There could be a way to stop cancers escaping from the immune system, and researchers hope to use this for more effective cancer treatments.
Researchers at Universität Bonn have found a way to “release the brakes” in the immune system that helps cancers to survive. Cancers benefit from this by pretending to be regular cells, so that immune response is initiated. The research, published in Cell Reports, has identified a protein, IKKβ, that overcomes this by activating the immune system.
It’s important for the body to keep the immune system in check to prevent autoimmune diseases and reduce the risk of cytokine storm associated with CAR-T therapy. Regulatory T cells control the immune system by keeping immune cells like killer T cells at bay. But, the mechanisms used by the body to control the immune system have been manipulated by cancers that can now hide, safe from the cells that have to power to destroy it.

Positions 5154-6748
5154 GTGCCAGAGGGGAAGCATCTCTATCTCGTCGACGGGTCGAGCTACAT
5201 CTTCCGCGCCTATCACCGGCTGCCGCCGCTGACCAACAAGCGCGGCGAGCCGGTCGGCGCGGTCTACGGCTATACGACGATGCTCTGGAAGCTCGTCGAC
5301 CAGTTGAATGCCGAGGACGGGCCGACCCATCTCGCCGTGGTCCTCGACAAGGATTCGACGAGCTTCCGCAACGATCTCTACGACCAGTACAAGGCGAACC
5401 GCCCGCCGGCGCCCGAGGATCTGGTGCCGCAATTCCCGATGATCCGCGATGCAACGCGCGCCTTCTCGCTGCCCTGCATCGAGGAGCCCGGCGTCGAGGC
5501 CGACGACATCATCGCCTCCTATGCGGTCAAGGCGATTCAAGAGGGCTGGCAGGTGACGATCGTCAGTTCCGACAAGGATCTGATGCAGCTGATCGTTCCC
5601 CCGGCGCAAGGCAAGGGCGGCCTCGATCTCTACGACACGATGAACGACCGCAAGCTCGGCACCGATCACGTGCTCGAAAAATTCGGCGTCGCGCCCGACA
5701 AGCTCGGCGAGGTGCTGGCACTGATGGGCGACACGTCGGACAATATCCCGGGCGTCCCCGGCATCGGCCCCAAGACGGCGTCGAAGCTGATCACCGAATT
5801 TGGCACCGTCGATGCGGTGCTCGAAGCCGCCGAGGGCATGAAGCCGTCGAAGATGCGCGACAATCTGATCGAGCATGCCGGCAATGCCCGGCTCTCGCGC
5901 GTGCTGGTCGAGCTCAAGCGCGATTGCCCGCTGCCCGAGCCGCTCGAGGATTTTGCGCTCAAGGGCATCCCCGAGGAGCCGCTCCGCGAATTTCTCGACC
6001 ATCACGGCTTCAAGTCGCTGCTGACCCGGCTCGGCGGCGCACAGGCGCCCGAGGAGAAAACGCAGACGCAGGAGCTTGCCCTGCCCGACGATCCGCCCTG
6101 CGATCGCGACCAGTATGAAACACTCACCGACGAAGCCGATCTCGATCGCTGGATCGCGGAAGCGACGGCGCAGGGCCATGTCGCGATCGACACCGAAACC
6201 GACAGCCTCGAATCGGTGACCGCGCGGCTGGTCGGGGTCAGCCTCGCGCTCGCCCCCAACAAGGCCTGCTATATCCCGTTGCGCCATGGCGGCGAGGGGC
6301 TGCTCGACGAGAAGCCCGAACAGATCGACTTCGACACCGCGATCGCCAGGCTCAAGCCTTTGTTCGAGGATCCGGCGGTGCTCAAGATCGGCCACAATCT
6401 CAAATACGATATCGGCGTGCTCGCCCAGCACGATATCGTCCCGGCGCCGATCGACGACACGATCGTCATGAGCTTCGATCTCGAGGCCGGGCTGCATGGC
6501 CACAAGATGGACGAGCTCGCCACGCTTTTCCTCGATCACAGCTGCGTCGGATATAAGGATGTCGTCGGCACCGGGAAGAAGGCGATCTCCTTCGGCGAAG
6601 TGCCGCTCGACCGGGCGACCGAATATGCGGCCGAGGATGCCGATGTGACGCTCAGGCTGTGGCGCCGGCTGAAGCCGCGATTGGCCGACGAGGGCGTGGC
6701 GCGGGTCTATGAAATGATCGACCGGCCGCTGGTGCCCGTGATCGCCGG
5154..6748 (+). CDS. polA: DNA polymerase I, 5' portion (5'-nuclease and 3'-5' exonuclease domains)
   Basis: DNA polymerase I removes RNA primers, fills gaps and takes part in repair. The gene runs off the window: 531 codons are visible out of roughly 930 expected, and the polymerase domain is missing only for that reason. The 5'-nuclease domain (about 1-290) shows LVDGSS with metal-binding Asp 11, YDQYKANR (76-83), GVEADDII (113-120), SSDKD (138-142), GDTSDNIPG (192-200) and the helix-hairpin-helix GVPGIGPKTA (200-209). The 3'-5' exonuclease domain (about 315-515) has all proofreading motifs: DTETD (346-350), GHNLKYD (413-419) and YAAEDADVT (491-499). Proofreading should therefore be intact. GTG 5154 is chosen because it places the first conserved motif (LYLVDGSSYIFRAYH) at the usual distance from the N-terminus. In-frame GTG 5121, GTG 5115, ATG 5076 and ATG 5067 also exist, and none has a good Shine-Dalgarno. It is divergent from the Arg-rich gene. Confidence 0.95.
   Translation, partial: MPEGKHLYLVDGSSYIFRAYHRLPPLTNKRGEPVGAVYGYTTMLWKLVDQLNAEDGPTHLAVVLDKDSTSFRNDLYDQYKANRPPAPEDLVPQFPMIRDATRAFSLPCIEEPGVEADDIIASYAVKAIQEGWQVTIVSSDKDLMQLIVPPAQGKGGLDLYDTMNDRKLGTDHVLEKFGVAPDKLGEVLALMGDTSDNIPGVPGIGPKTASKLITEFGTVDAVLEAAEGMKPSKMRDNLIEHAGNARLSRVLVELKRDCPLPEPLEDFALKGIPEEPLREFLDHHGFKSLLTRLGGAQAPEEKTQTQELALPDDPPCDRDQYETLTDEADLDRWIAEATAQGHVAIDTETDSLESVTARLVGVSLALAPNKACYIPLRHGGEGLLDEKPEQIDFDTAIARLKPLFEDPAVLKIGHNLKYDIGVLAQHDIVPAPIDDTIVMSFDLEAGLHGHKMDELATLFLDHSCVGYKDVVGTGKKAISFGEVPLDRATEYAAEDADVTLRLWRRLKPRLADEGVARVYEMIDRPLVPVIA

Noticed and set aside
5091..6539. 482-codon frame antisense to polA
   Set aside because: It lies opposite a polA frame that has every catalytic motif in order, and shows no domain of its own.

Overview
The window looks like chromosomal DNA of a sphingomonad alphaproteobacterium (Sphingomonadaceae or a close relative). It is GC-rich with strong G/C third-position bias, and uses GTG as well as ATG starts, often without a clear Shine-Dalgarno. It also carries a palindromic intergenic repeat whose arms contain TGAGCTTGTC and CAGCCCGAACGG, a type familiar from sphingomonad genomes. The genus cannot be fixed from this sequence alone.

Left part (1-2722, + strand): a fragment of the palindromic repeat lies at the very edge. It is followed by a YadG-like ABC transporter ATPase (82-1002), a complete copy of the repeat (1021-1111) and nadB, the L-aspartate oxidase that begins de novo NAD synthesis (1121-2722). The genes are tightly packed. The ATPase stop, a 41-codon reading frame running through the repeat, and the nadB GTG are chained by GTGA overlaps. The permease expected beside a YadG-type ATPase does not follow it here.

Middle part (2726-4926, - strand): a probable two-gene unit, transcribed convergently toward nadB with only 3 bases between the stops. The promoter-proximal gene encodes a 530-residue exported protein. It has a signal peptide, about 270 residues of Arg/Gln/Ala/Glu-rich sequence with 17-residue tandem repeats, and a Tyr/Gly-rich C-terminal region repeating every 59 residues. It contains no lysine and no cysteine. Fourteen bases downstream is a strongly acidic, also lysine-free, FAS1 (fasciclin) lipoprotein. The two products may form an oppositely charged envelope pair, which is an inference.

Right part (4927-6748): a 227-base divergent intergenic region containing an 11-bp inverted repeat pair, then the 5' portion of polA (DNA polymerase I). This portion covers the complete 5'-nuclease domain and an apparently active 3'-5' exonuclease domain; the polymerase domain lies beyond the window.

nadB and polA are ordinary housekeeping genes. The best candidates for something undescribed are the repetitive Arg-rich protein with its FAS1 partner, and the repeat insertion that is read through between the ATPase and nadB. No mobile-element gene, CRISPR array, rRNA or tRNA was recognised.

IKKβ is a natural immunostimulant, meaning it is produced by the body to activate immune cells. Its inhibition in rodents halved the number of regulatory T cells and boosted the impact of killer T cells. This delayed cancer growth and prolonged survival of mice, but it did not cure the cancer. As a result, an IKKβ inhibitor has been suggested for use as part of a combination therapy.
Christian Kurts, Director of the Institute of Experimental Immunology at the University of Bonn explained: “Complete healing cannot be achieved solely by inhibiting IKKß… By combining [it] with other immunological active pharmaceutical ingredients, it may, however, be possible to stimulate the immune system to more effectively combat the cancer.”
Checkpoint inhibitors are another approach to releasing the “brakes” put on the immune system. The market for inhibitors targeting PD-1 and PD-L1 could be worth up to €30B by 2025, despite some studies seeing potentially fatal side effects. AstraZeneca’s candidate, Imfinzi, added 11 months to the lives of lung cancer patients. BMS and Transgene are looking at combining a checkpoint inhibitor with a vaccine and will shortly commence a Phase II study.
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